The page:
Eastern Illinois Area Special Education
April is Autism Awareness month.
- Occurrence is 1 in 68 (30% increase since 2014)
- Males are 5 times more likely to have autism
- Siblings have an increased risk….19%
- No known cure
- Early intervention enhances optimal developmental outcomes
What is Autism?
Autism spectrum disorder (ASD) is a complex developmental disability; signs typically appear during early childhood and affect a person’s ability to communicate, and interact with others. ASD is defined by a certain set of behaviors and is a “spectrum condition” that affects individuals differently and to varying degrees. There is no known single cause of autism, but increased awareness and early diagnosis/intervention and access to appropriate services/supports lead to significantly improved outcomes. Some of the behaviors associated with autism include delayed learning of language; difficulty making eye contact or holding a conversation; difficulty with executive functioning, which relates to reasoning and planning; narrow, intense interests; poor motor skills’ and sensory sensitivities. Again, a person on the spectrum might follow many of these behaviors or just a few, or many others besides. The diagnosis of autism spectrum disorder is applied based on analysis of all behaviors and their severity . Autism is treatable. Children do not “outgrow” autism, but studies show that early diagnosis and intervention lead to significantly improved outcomes.(autism society 2018).
2018 Preschool Round UP Schedule
Braille Literacy Month
January was braille literacy month. Attached is a paragraph one or our vision students wrote about why braille is important. In addition to the article our student created slides to post in the school. She made and frosted cookies to give to her teachers in celebration of braille. The M&M candies spell "Happy Birthday" in braille.
How Braille Is Important To Me by Sidney Horn, Effingham Junior High
Thanks to Louis Braille, who invented braille, blind readers have a way to read! Louis Braille was born on January 4, 1809. He was a Frenchman. He became blind and later in life, he invented braille! Braille is a system of dots making up a word, letter, symbol, or number. Next, I would like to take some time to talk about how braille is important to me. Since January was braille literacy month, it is a great time for me to mention why braille is so important. I have been reading braille since I was in pre-school, and I won’t stop reading it! Braille has helped me so much, without braille, I would never be able to learn how to read. Audio books are helpful, too. I use braille almost every day. I use a machine called the braille writer and a BrailleNote Touch, which is basically like a tablet for the blind. Of course, I do not use it at home as much, but I will find that as I get older I will use it more. For example, when I go out to eat at restaurants that I have never heard of or been to, I would ask me for a braille menu and I’ll probably get one. Lastly, if I go away to college, I will probably have a computer with a braille display to read off of, too. I can read worksheets, read numbers on elevators, and read so many things that it ss hard to explain.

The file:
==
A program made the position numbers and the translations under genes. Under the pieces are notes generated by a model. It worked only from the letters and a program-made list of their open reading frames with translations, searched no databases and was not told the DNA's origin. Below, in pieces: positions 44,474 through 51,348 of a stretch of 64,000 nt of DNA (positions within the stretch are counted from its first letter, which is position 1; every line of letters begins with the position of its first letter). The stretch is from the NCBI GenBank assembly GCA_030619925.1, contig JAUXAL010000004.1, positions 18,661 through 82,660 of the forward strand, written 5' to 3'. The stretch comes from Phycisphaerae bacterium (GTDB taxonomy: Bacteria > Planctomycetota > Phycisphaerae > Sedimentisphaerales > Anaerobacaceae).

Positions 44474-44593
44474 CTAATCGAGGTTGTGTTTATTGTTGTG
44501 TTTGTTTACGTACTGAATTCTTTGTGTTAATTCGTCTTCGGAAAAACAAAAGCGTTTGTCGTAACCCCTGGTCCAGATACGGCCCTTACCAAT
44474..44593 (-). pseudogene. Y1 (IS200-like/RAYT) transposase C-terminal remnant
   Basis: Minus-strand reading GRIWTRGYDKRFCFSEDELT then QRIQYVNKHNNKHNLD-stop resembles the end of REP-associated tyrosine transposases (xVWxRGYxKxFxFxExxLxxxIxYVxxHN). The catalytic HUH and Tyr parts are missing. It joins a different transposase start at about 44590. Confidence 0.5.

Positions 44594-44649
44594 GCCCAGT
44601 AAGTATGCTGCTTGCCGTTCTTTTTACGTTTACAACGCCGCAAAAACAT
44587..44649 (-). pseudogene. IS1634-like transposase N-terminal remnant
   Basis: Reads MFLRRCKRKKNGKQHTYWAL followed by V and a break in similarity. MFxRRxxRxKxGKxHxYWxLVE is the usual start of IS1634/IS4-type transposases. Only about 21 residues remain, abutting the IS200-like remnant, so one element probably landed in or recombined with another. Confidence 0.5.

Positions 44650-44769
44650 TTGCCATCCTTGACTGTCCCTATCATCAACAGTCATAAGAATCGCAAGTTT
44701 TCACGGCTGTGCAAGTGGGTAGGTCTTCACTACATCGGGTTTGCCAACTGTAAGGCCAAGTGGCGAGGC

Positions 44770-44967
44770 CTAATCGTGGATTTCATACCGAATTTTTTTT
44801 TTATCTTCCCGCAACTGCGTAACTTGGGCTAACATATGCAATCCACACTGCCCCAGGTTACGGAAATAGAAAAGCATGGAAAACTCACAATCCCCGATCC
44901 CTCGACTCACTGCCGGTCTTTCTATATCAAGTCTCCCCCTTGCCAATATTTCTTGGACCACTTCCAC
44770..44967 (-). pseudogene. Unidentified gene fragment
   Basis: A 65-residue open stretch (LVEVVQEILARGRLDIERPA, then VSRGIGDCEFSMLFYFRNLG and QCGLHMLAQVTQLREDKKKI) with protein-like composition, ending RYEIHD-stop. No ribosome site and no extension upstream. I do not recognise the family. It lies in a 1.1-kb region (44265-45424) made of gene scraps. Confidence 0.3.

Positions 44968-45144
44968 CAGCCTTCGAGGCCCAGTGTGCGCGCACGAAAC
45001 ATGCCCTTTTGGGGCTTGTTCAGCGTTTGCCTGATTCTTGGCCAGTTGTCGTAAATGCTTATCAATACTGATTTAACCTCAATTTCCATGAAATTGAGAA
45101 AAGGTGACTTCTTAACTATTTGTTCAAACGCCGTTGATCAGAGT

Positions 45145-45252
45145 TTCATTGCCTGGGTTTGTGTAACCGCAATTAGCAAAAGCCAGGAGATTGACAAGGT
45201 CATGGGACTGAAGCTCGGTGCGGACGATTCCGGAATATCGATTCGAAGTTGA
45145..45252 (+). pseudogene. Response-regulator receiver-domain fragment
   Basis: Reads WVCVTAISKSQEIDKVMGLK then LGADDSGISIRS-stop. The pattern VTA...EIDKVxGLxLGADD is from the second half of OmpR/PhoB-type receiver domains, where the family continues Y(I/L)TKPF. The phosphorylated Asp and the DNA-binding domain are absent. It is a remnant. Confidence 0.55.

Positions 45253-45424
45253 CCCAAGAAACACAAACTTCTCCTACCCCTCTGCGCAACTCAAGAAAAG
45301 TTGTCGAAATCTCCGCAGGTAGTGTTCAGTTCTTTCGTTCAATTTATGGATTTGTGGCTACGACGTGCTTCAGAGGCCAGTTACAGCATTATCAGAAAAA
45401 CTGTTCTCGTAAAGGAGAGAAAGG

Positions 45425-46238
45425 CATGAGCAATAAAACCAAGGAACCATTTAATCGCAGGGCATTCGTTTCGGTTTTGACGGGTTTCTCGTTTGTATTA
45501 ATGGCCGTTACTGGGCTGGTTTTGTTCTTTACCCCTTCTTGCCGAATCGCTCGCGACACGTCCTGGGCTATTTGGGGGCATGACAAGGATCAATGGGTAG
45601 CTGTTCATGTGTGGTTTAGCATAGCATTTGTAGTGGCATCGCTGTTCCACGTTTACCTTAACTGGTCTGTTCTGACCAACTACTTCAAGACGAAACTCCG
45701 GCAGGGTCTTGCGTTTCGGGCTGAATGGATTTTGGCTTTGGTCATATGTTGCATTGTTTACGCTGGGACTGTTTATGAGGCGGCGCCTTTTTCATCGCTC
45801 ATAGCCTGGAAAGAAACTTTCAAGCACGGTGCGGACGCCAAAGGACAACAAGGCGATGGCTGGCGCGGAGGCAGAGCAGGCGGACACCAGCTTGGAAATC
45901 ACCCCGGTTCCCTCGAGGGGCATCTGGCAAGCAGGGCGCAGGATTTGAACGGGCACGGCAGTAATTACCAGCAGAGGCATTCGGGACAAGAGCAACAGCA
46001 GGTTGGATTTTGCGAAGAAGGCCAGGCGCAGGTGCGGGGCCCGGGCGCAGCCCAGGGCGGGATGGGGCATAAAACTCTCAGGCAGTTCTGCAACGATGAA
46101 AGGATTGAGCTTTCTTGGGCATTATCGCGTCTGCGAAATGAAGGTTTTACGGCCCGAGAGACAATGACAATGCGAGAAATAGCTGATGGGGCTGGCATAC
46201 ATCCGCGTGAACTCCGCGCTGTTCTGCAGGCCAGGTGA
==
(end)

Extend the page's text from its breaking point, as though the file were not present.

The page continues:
Braille Challenge 2018
Participants Olivia Rios, grade 3 Carl Sandburg School, and LT Spears, grade 8 Mattoon Middle School, traveled with their families to Illinois School for the Visually Impaired in Jacksonville, IL for the annual Braille Challenge. Olivia was in the Apprentice Division where she spelled 40 words, did proof-reading, and reading comprehension. She got second place. She received a goody bag with a rainbow colored stuffed animal and treats. LT was in the Junior Varsity Division where he listened to dictation and typed, read and analyzed charts and graphs, reading comprehension, and speed/accuracy. He got first in his division. He won a Victor Stream New Generation talking book player. Both students had a great attitude about the contest and were confident. They also enjoyed chatting with new friends and having pizza for lunch. During the testing, the families and accompanying teachers enjoyed networking and meeting new people. They made tactile Valentine’s day cards for their children. Also, families were able to learn about and try out new technology and adapted toys with one of EIASE’s vision teachers, Brittany Koresch.